UN Tells Canada to Pay Reparations for Slavery
In yet another stunning display of arrogance, political correctness, and ignorance, the United Nations Human Rights Council is advising Canada to apologize for black slavery and pay reparations for their role in the slave trade and other forms of “anti-black racism.” In a report that was published this week, the special UN group said this about Canada’s current systemic racism:
“History informs anti-black racism and racial stereotypes that are so deeply entrenched in institutions, policies and practices, that its institutional and systemic forms are either functionally normalized or rendered invisible, especially to the dominant group.”
Canada, of course, did not become a self-governing country until well after Britain had banned slavery, and their participation in the Underground Railroad, helping slaves to escape the south, is well documented in the history books. But the UN’s recommendations show that there is nothing Canada or any other North American province can do to wash themselves free of culpability in the eyes of the left – which the UN most certainly is a part of. For globalist groups like this Human Rights Council, it’s better to spend time and money on the problems of the past than to focus on the serious human rights violations in North Korea, Syria, and a dozen other modern-day countries. Far better to once again blame white Westerners for evil than to shine a bright light on the shameful practices of an Islamic theocracy like Iran.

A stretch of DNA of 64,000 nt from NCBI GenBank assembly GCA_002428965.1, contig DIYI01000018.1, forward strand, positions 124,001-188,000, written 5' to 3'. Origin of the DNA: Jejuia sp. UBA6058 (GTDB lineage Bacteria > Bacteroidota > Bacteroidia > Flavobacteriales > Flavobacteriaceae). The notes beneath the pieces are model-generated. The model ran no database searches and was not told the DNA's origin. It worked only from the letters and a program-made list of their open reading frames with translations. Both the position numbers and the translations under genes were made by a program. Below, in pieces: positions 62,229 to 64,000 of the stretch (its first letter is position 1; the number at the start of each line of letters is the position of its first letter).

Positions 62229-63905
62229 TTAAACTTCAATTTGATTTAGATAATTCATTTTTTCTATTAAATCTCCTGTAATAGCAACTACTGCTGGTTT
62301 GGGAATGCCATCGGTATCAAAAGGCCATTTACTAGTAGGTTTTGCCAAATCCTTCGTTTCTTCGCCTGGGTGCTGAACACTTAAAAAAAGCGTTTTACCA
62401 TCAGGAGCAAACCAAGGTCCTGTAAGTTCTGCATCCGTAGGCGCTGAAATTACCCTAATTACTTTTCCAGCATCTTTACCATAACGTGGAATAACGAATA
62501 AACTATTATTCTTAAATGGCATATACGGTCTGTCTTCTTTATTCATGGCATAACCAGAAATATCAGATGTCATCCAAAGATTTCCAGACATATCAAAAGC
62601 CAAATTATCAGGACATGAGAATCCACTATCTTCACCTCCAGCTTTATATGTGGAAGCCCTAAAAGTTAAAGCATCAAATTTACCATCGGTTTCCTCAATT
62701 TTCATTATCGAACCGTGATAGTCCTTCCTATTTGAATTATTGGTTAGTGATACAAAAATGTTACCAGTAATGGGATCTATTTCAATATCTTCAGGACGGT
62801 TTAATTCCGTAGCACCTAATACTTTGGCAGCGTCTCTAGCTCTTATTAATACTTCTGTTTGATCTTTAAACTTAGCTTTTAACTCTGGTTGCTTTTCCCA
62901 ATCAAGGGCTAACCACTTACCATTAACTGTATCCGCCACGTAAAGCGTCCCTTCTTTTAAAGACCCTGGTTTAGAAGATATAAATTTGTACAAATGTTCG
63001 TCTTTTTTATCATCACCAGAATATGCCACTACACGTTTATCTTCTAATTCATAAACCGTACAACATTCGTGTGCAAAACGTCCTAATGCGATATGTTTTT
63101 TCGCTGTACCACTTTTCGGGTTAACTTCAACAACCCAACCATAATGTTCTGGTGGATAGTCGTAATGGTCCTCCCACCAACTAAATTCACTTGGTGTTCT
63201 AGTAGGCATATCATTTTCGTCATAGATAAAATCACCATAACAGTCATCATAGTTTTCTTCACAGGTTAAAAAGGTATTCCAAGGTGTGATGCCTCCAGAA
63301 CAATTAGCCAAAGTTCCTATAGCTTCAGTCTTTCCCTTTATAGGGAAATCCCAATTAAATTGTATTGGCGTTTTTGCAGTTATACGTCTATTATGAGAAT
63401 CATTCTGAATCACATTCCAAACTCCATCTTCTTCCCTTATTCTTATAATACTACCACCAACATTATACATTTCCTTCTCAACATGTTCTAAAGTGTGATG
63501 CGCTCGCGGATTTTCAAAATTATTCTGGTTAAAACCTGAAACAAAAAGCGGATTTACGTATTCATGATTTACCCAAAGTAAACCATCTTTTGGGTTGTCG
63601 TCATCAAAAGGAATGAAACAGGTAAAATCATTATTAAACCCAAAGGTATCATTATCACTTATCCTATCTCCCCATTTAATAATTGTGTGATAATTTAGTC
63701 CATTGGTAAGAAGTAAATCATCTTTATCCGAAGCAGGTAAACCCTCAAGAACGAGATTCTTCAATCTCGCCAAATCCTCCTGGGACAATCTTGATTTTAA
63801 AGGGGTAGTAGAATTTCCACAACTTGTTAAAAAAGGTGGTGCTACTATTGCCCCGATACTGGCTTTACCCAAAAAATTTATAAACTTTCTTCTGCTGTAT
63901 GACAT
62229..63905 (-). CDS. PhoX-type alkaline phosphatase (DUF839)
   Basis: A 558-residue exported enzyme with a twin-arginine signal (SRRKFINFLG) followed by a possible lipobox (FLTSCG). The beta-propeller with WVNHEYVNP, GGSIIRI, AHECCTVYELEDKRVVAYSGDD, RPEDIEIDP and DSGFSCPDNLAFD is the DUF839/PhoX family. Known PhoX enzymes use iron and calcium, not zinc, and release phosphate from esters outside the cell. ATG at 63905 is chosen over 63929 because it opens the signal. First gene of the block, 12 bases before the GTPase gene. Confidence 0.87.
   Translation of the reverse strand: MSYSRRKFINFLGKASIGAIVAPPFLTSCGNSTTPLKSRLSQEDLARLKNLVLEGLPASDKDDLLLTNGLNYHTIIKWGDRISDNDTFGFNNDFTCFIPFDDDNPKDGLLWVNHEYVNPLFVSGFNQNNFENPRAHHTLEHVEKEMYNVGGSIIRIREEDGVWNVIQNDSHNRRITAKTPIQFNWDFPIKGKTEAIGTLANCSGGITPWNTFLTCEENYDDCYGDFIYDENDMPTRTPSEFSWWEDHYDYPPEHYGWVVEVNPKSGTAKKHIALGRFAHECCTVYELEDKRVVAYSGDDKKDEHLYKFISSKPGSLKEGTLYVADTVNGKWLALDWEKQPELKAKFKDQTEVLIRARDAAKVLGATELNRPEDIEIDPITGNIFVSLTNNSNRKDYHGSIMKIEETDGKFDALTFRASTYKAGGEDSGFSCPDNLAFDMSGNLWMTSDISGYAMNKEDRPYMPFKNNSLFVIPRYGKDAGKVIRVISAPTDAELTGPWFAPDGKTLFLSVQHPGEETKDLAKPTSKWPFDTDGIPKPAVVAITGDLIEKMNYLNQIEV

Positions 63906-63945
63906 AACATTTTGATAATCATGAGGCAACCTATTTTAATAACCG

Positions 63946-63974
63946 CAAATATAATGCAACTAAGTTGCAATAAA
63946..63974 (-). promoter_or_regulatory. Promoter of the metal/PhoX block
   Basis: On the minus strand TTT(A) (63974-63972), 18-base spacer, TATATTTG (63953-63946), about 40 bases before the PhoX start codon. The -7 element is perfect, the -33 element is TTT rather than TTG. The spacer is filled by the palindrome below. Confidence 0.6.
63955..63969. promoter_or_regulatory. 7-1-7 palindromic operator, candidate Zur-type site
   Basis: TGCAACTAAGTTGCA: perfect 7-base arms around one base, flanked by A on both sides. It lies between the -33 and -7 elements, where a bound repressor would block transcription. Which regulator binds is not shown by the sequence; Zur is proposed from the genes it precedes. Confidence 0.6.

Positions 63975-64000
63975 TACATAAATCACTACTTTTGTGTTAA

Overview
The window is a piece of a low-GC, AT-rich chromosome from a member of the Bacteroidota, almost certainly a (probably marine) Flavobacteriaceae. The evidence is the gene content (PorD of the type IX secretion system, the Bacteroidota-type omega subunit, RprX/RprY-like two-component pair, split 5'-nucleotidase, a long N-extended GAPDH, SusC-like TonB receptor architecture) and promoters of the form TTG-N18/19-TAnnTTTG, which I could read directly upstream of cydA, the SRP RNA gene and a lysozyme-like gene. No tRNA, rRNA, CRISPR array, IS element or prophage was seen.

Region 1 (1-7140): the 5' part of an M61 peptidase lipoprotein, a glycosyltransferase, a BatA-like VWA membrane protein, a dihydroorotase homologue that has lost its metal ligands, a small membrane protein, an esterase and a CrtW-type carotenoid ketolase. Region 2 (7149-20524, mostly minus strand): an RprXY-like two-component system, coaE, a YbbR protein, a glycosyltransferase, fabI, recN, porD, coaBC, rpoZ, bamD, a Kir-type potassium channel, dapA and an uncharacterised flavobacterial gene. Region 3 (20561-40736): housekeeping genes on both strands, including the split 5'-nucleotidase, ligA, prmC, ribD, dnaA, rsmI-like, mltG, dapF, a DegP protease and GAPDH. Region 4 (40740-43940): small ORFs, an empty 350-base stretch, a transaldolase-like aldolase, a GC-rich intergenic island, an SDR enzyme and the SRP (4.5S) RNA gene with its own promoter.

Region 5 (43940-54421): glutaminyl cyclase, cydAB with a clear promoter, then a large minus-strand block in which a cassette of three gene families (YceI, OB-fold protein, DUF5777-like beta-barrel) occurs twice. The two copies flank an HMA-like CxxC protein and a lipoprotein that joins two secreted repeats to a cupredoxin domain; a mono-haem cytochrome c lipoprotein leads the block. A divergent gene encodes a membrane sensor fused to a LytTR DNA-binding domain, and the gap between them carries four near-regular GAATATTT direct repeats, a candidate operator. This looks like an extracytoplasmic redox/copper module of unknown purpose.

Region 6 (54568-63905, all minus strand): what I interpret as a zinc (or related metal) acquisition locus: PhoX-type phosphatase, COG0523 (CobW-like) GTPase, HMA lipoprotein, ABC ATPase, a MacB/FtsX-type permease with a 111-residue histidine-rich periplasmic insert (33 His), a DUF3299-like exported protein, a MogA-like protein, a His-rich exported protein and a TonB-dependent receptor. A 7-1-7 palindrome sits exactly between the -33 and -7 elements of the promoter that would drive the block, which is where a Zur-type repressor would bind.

And they say Donald Trump is a divider?!
According to the UN council, the racism of slavery is reflected in contemporary Canada, where the system “replicates the historical conditions and effects of spatial segregation, economic disadvantage, and social exclusion.”
“It is important to underline that the experience of African Canadians is unique because of the particular history of anti-black racism in Canada,” the report says. It recommends that the Canadian government “take concrete steps to preserve the history of enslavement and the political, social and economic contributions of African Canadians by establishing monuments in their honour.”
Seriously, though: How many years before we just…move on? A thousand? A thousand thousand? At some point, we all have to get on with our lives, no? No black Westerner alive today was ever in chains. No black Westerner has a parent that was ever enslaved. We’re talking about the sins of an entirely different generation in an entirely different century in what might as well have been an entirely different world. These are not the problems of the present, they are substitutes for the problems of the present. We dare say, in many cases, they are excuses for the problems of the present.
We are not free of problems in the year 2017. We would do well to address OUR generation’s problems and leave yesterday’s where they belong.